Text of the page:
*May Contain Spoilers*
Revenge is in the cards for the main character of Nina Vida's novel, The Queen of Annam's Daughter. After Anh left Vietnam, she decided to leave the war behind her, but the war refused to let her leave.
Anh Truong is a Vietnamese women trying to live beyond the war that wrecked her homeland of Vietnam. She's a strong woman who overcame forced prostitution, death, and loss. Her story is a harrowing one that will not only intrigue readers, but will also bring about an empathetic response. The main plot line of the novel revolves around Anh's daughter, who she calls Girl, being kidnapped. Anh has no idea who took her, but now it seems that everyone is a threat -- even people she's known for years. As Anh does everything in her power to find Girl, the death count rises. And the only thing the dead bodies have in common is knowing Anh.
This novel is a mystery that has two main unknowns: who took Girl and why is someone killing Anh's friends and family? As the book progresses, readers will learn about Anh as if they were also one of her friends. Anh is a fast-talking, deal-making, service-offering tornado of a woman who is always focused on the next thing. She tends to ramble and babble, often saying things she shouldn't. Her blunt nature a force that works both for and against her. Readers will definitely find some facets of Anh's personality abrasive, but I think it makes her a more rounded character. She has obvious flaws, but when her inner personality is revealed, her caring nature is adamant. It seems all the hard work she does is for others and this reveals a very giving person underneath all the harsh words and cutting advice. Losing a child in itself is a terrifying thing and the situation adds to the empathy that readers will feel for Anh.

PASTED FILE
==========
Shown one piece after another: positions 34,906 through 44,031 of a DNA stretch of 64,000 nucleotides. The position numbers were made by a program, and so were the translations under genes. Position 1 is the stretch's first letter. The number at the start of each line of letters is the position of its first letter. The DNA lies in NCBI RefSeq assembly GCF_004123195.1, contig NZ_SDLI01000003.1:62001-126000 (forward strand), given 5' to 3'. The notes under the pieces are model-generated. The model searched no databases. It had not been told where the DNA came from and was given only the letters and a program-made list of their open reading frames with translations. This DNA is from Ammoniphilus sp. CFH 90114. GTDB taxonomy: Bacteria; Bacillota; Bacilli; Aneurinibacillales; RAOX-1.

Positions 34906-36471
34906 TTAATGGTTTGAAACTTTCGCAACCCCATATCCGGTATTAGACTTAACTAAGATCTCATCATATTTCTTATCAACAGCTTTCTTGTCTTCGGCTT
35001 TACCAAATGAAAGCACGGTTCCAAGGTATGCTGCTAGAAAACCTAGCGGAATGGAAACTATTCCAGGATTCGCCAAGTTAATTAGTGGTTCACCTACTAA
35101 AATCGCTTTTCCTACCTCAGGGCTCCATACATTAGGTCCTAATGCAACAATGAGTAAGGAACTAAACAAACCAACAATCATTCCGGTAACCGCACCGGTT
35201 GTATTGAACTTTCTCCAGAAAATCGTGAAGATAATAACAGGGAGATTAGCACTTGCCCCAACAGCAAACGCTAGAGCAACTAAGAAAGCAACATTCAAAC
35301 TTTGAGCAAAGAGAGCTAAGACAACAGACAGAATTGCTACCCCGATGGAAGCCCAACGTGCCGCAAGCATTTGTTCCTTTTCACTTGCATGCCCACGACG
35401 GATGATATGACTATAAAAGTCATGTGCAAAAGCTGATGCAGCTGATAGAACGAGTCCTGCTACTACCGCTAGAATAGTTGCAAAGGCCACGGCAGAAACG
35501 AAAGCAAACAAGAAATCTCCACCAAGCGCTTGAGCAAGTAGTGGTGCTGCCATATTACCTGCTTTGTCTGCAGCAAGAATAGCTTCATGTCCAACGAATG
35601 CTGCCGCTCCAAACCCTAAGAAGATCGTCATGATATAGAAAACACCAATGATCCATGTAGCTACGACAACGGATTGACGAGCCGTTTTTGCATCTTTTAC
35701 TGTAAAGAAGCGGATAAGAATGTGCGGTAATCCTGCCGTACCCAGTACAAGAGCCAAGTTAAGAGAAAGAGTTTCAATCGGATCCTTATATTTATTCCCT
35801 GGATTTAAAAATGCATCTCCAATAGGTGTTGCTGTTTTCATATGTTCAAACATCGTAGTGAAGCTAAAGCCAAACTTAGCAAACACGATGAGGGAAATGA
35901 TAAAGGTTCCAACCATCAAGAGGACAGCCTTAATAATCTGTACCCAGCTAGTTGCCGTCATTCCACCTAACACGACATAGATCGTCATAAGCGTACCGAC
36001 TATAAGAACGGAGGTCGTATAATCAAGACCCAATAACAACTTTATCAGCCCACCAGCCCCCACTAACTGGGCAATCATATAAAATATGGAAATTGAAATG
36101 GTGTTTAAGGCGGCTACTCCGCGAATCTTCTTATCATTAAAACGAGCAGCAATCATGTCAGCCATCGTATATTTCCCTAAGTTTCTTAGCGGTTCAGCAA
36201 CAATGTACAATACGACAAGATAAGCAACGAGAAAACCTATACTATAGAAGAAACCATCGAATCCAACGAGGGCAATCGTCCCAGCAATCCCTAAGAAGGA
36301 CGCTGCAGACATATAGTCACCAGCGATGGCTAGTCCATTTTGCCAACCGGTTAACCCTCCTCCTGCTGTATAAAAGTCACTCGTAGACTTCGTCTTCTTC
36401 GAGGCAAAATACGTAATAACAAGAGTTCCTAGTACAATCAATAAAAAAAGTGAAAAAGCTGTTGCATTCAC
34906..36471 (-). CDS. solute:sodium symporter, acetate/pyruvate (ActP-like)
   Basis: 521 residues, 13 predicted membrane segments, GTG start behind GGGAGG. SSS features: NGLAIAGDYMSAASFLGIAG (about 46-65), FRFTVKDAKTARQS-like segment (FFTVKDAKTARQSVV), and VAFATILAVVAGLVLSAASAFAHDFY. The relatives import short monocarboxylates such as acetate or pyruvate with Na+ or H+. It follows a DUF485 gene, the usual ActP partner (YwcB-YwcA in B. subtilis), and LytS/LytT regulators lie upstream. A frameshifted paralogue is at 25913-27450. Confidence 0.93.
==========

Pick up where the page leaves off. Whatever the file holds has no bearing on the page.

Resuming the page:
The plot of The Queen of Annam's Daughter is thoroughly fleshed out. Each suspect that Anh discovers is investigated and their secrets are also revealed. Between most of the chapters there are also sections that take place in Vietnam, before Anh escaped for America, and these lend an authenticity to the story. Nina Vida does a wonderful job in pulling the reader into the Vietnamese culture as well as entertaining them with the story of Anh's kidnapped daughter. I would recommend this book to readers who enjoy mystery, suspense, and historical genres.
Rating: 4/5 Cups